Activity: Talk or presentation › Lecture and oral contribution
Classical crowd theory as developed under the label of crowd psychology in France in the late nineteenth century came under heavy fire by sociologists and psychologists throughout the twentieth century. Especially the notion that crowds embody irrational, de-individualizing forces of suggestibility that pose a threat to civilizational progress was contested by sociologists who argued for the opposite view: that crowds are made up of rational individuals responding to unjust conditions. In this talk I wish to revisit classical crowd theory (especially the work of Gabriel Tarde) and argue that it deserves renewed attention, as it offers a rich and timely analytical repertoire for understanding subjectivity and sociality in a non-individualist manner.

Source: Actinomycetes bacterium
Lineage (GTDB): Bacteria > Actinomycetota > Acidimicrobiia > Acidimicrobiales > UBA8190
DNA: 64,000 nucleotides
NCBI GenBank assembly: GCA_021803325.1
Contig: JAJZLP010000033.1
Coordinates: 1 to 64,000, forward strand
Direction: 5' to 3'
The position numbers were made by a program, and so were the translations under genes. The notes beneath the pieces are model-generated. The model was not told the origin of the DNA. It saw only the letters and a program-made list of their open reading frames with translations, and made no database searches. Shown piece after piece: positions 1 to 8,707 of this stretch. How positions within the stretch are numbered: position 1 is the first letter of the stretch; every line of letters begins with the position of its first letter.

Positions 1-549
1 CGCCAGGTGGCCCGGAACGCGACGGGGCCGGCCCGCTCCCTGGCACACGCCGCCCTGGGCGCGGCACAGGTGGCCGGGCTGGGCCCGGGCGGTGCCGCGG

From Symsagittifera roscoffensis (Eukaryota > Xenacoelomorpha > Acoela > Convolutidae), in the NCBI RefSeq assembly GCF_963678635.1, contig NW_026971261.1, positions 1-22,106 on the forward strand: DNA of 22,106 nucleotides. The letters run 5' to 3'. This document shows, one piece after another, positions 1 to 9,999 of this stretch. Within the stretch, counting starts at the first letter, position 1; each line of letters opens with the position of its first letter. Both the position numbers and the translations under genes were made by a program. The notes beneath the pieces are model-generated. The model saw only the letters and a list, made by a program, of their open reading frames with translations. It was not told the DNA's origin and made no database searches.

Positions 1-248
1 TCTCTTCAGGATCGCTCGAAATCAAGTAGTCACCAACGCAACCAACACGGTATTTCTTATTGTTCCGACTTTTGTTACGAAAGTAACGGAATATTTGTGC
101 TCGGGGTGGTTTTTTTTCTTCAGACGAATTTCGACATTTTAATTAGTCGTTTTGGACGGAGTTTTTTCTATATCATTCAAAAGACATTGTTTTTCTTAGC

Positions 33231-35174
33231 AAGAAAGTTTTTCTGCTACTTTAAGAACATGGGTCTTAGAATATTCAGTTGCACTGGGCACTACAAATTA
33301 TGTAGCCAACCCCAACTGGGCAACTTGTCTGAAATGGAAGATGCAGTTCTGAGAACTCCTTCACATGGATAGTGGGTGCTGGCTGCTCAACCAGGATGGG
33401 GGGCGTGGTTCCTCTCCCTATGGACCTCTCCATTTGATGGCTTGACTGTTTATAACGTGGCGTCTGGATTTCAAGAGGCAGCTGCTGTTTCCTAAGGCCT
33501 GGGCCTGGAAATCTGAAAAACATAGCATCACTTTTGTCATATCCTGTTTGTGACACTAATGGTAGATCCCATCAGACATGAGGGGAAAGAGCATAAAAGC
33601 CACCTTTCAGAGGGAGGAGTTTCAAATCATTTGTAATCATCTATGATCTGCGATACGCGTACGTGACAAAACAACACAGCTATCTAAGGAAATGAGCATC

4 Jun 2015
CFS Workshop: Interdisciplinary Perspectives on We-Intention